The knock code has for long been used by prisoners to communicate with each other by producing a series of tap sounds, perhaps the only way for them to talk. On the prison walls, alphabets, with the exception of K, are visualised on a 5×5 grid like a square keyboard, and each letter is represented by two taps. The first tap signifies the row and the second tap is for the column.
Korean electronics giant LG has now patented the knock code in its new entrant to the L series, the L90, calling it the “most secure pattern unlocking mechanism”. We put it to the test.
A user can preset a tap sequence on a 2×2 grid and use it to unlock the screensaver. One would presume, the more the number of taps, the more secure the phone is. For all practical purposes, we set a 10-tap unlock sequence. Barring a few minor hiccups, owing to human error, the phone picks the sequence and unlocks without delay. You will get three tries before it asks you a security question.
The design and build is as impressive as the technology under its 4.7-inch hood. The ergonomics of the L90 are optimal. The charger slot is at the bottom of the phone, the power button on the left, the volume control on the right and the earphone jack on top. Its textured rear gives you a good grip, and the phone feels lighter than LG’s bundled earphones.
The screen comes with a HD resolution of 960×540. All popular video formats, like AVI and MP4, are compatible with the device. You don’t need to install one of those popular VLC players for your daily fix of serials like Person of Interest or Game of Thrones. The resolution may seem a bit lacking in pixels, but the video output is more than what you could have bargained for. We finished watching an entire season of Person of Interest without complaining about the colours or pixel density. We wish we could say the same about the speakers. The audio output seems to be at a frequency lower than the human hearing range. We weren’t expecting state-of-the-art, surround sound Dolby speakers, but two mini matchbox strips, with holes poked in, to be passed on as speakers was a surprise.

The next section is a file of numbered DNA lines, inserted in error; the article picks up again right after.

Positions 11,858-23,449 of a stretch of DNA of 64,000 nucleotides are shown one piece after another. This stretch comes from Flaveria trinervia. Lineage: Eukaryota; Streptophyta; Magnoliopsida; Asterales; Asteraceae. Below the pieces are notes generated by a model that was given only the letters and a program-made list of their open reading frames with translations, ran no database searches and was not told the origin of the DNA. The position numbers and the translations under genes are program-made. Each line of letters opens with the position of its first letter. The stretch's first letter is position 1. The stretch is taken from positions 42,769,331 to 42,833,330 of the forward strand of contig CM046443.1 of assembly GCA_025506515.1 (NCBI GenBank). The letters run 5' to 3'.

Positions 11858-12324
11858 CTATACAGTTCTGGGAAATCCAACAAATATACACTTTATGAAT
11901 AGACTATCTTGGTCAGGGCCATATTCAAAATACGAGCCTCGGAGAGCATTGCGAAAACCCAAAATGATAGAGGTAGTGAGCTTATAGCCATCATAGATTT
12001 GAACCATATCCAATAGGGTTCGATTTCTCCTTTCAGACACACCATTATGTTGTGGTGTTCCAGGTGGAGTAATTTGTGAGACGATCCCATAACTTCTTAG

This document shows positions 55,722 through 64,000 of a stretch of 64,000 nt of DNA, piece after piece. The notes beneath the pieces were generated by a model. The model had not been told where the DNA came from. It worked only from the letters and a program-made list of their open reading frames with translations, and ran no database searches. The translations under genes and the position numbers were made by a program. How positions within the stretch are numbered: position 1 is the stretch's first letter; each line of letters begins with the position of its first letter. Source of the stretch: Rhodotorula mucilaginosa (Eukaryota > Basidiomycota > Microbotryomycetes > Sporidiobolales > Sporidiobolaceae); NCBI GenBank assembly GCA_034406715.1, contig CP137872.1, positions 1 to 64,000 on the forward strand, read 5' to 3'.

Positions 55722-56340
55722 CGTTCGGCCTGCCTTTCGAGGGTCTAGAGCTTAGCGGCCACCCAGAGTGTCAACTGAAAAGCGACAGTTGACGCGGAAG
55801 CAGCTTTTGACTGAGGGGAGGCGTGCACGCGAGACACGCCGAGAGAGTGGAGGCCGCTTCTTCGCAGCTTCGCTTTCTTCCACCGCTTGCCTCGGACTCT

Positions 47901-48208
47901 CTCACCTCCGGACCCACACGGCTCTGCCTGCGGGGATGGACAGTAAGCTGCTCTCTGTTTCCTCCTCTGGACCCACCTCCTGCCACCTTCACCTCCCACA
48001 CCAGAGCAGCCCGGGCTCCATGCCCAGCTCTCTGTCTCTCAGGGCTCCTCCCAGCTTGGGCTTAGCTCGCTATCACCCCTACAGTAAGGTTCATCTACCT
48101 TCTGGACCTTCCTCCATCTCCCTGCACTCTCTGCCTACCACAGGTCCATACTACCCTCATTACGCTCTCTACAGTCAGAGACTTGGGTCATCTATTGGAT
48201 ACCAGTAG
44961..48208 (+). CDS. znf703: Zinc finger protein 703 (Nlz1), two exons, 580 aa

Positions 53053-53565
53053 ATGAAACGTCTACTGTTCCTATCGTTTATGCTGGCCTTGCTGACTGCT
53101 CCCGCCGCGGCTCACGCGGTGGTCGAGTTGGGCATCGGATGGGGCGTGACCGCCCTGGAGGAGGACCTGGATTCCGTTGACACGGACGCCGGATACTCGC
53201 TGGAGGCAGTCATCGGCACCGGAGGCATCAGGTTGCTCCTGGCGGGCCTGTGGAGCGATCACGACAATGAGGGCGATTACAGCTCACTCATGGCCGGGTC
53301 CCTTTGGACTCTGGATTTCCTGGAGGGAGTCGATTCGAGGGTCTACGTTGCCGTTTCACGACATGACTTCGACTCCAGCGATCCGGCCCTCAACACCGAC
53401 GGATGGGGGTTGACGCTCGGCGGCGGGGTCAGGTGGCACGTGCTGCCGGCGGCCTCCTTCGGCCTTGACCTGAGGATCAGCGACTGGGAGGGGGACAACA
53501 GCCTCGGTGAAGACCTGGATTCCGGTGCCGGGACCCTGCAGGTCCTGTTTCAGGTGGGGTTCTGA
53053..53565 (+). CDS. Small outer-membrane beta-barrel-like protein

Another complaint that we have against the L90 is its bundled earphones. They can be best described as two oversized plastic heads without eyes, ears, nose and mouth. They are simply not designed for the human ear, and need to be superglued to stop them from slipping out of the earhole.
The L90 is powered by the latest Android OS, the 4.4 KitKat. The OS and the phone’s hardware appear to be in perfect sync, running applications seamlessly, but expect the phone to hang when you try to lock the screen.
Other notable features are the 8GB internal memory and the 8MP camera. The L90 also comes with a dedicated button for switching between SIM cards. Overall, the L90 makes a good mid-segment smartphone. If the Rs 17,499 price feels heavier on the purse, you can always fall back on the L70, a phone with almost the same configuration, but 0.2 inch smaller in size. n